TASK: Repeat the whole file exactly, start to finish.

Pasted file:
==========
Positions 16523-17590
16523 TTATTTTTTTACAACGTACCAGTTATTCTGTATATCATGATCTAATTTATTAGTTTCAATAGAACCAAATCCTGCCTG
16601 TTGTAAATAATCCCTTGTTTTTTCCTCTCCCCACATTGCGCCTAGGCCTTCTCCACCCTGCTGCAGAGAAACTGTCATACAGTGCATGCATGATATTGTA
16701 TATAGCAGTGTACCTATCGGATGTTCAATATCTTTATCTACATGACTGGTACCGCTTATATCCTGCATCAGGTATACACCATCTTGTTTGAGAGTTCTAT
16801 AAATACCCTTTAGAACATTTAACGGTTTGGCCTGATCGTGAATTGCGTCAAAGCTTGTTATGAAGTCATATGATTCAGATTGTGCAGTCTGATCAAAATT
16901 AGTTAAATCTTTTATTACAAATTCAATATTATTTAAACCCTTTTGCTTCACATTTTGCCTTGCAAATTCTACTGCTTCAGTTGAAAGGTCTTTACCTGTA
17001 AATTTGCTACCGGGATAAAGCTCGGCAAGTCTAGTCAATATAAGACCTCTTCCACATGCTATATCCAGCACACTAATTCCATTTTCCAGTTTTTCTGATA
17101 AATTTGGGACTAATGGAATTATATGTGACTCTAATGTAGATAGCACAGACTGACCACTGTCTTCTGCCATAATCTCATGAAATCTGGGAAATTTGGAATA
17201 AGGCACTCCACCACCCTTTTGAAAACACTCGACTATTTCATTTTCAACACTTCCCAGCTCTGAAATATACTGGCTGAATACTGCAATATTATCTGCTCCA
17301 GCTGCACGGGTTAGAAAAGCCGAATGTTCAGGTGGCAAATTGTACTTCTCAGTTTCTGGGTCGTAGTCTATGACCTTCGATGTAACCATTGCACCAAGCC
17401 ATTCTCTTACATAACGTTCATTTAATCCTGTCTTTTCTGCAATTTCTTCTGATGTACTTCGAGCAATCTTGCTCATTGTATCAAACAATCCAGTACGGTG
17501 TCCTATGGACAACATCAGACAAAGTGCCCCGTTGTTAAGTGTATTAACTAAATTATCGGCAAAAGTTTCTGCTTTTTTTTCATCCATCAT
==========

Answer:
Positions 16523-17590
16523 TTATTTTTTTACAACGTACCAGTTATTCTGTATATCATGATCTAATTTATTAGTTTCAATAGAACCAAATCCTGCCTG
16601 TTGTAAATAATCCCTTGTTTTTTCCTCTCCCCACATTGCGCCTAGGCCTTCTCCACCCTGCTGCAGAGAAACTGTCATACAGTGCATGCATGATATTGTA
16701 TATAGCAGTGTACCTATCGGATGTTCAATATCTTTATCTACATGACTGGTACCGCTTATATCCTGCATCAGGTATACACCATCTTGTTTGAGAGTTCTAT
16801 AAATACCCTTTAGAACATTTAACGGTTTGGCCTGATCGTGAATTGCGTCAAAGCTTGTTATGAAGTCATATGATTCAGATTGTGCAGTCTGATCAAAATT
16901 AGTTAAATCTTTTATTACAAATTCAATATTATTTAAACCCTTTTGCTTCACATTTTGCCTTGCAAATTCTACTGCTTCAGTTGAAAGGTCTTTACCTGTA
17001 AATTTGCTACCGGGATAAAGCTCGGCAAGTCTAGTCAATATAAGACCTCTTCCACATGCTATATCCAGCACACTAATTCCATTTTCCAGTTTTTCTGATA
17101 AATTTGGGACTAATGGAATTATATGTGACTCTAATGTAGATAGCACAGACTGACCACTGTCTTCTGCCATAATCTCATGAAATCTGGGAAATTTGGAATA
17201 AGGCACTCCACCACCCTTTTGAAAACACTCGACTATTTCATTTTCAACACTTCCCAGCTCTGAAATATACTGGCTGAATACTGCAATATTATCTGCTCCA
17301 GCTGCACGGGTTAGAAAAGCCGAATGTTCAGGTGGCAAATTGTACTTCTCAGTTTCTGGGTCGTAGTCTATGACCTTCGATGTAACCATTGCACCAAGCC
17401 ATTCTCTTACATAACGTTCATTTAATCCTGTCTTTTCTGCAATTTCTTCTGATGTACTTCGAGCAATCTTGCTCATTGTATCAAACAATCCAGTACGGTG
17501 TCCTATGGACAACATCAGACAAAGTGCCCCGTTGTTAAGTGTATTAACTAAATTATCGGCAAAAGTTTCTGCTTTTTTTTCATCCATCAT